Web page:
Iraqi abuse known to world long before U.S. public, says international law expert

Civilians victims of international human rights violations

Leila N. Sadat, an expert on international law and international war crimes tribunals and a professor of law at Washington University in St. Louis, is closely following the growing Abu Ghraib prison abuse scandal. Sadat says that unlike most people in the U.S., she heard about the abuse while working with Iraqi lawyers in Dubai in February. Sadat is vice-president and co-director of Studies of the American branch of the International Law Association and is the author of the leading treatise on the international criminal court, “The International Criminal Court and the Transformation of International Law: Justice for the New Millennium,” as well as a co-author of a casebook on international criminal law. Her comments on the Abu Ghraib abuse follow:

“The story of abuse at Abu Ghraib prison is shocking, and certainly requires a full investigation, and perhaps the criminal prosecution of some of those either directly or indirectly responsible,” says Sadat. “However, one thing the story is not, is new.

Leila Sadat
Leila Sadat

“While leading an International Bar Association training program for Iraqi lawyers, judges and prosecutors in Dubai in February, I saw a story on CNN International which reported that 17 soldiers had been relieved of command due to allegations of torture and abuse. Moreover, the Iraqi lawyers, judges and prosecutors with whom I was working, told me personally that Occupation authorities (it wasn’t clear who in particular) were detaining individuals without charging them, were torturing individuals held in the prisons, and were causing people to “disappear” without leaving any trace of their whereabouts. Most of those detained, according to Iraqi sources, were ordinary civilians, not soldiers or insurgents. These stories have now been confirmed by the report recently released by the International Red Cross, which states that certain Coalition Forces military intelligence officers told the ICRC that in their estimate between 70% and 90% of the persons deprived of their liberty in Iraq had been estimated by mistake.”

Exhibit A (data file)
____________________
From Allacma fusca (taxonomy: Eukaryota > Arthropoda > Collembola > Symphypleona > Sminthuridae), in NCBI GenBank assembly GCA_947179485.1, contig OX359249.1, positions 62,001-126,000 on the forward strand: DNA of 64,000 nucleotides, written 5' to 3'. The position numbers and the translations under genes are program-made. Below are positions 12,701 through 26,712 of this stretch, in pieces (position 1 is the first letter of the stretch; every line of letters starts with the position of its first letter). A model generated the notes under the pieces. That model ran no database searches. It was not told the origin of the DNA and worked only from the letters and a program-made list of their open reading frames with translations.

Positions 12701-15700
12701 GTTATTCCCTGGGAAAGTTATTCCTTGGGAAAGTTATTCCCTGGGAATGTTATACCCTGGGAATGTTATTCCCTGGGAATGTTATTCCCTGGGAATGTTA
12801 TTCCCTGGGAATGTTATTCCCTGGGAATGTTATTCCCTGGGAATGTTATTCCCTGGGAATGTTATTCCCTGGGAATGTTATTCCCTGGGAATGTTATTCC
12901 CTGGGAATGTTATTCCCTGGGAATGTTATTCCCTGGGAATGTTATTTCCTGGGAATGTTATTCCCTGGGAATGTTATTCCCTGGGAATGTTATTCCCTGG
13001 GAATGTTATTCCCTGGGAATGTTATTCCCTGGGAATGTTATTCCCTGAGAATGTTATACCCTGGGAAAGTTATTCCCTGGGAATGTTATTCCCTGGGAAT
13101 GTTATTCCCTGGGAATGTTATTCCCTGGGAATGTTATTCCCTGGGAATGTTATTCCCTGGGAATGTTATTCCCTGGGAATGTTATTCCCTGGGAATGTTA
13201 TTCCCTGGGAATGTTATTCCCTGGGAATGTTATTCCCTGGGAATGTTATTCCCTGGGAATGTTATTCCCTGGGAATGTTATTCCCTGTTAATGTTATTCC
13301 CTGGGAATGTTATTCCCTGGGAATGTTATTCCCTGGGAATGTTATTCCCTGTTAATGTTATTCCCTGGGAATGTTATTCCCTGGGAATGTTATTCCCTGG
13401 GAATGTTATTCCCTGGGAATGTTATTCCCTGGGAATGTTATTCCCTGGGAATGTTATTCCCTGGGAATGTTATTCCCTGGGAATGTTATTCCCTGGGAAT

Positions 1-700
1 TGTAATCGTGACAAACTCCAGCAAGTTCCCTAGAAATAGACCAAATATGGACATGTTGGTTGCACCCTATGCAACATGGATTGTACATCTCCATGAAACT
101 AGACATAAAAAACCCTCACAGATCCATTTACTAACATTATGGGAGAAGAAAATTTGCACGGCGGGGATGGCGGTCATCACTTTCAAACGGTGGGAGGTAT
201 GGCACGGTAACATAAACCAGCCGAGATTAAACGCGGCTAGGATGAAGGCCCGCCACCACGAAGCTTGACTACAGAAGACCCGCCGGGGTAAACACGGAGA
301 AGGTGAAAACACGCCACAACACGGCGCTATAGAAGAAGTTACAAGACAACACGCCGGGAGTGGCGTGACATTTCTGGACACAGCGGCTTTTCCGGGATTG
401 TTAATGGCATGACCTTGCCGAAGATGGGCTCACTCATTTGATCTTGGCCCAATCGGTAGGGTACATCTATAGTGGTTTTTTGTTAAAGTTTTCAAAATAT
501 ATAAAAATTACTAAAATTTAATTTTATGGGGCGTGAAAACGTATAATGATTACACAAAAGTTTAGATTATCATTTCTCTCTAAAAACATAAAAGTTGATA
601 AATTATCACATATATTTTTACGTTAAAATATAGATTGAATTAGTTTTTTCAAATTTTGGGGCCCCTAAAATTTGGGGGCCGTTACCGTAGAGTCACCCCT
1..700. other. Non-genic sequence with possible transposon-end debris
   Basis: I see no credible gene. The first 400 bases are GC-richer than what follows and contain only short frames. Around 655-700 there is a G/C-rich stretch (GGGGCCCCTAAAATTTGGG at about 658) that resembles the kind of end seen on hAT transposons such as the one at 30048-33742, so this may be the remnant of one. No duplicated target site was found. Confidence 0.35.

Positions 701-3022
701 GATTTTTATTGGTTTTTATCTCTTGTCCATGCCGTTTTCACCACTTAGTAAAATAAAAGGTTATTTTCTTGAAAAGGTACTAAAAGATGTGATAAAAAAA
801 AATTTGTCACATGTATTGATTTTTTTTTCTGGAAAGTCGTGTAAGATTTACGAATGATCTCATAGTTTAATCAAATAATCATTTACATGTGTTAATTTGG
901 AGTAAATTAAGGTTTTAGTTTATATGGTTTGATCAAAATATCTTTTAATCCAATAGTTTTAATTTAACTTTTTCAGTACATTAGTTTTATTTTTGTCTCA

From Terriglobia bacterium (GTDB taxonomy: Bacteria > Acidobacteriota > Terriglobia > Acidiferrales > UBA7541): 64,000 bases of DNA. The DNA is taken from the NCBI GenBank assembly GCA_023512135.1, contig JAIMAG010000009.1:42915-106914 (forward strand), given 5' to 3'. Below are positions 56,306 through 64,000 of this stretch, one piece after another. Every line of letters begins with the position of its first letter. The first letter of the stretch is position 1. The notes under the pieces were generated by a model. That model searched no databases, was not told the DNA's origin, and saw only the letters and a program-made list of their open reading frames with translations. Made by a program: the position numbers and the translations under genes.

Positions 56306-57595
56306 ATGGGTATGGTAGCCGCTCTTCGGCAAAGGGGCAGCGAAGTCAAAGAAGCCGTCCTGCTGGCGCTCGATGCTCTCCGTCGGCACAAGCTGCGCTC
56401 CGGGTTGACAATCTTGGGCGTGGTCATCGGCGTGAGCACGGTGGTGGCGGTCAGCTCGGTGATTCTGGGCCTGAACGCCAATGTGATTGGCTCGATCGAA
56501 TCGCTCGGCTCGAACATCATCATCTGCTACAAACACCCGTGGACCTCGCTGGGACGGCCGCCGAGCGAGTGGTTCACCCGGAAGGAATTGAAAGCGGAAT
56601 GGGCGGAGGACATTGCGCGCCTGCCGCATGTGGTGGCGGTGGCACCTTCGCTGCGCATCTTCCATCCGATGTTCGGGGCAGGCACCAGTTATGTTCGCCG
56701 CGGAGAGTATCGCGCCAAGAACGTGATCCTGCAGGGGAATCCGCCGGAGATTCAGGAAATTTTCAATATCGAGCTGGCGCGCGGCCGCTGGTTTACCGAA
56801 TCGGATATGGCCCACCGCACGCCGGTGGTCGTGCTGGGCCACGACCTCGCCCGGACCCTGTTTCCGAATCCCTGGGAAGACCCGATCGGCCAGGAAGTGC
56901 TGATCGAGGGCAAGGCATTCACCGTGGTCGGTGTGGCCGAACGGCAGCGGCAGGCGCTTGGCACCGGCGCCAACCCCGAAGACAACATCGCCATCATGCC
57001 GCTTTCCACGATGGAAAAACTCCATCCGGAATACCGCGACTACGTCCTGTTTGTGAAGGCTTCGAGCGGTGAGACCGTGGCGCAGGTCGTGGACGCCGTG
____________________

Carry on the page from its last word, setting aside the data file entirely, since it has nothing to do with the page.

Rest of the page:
Sadat notes that several of the Iraqi lawyers stated that they tried to obtain access to the prisons in order to represent those held there, but had been refused.

“These are clear violations of both international humanitarian law and international human rights law, says Sadat. “Just as the United States argued last spring that the Geneva Conventions of 1949 forbade Iraqis from feigning surrender, or parading U.S. soldiers on television, those same international treaties impose binding obligations on the United States of America to treat prisoners of war with dignity and respect. In particular, they forbid the use of cruel, inhuman and degrading treatment, as well as torture, rape, and murder. Particularly as most of those detained by coalition authorities appear to be civilians, to the extent that the crimes are either systematic or widespread, they may even constitute crimes against humanity, in addition to grave breaches of the Geneva Conventions.”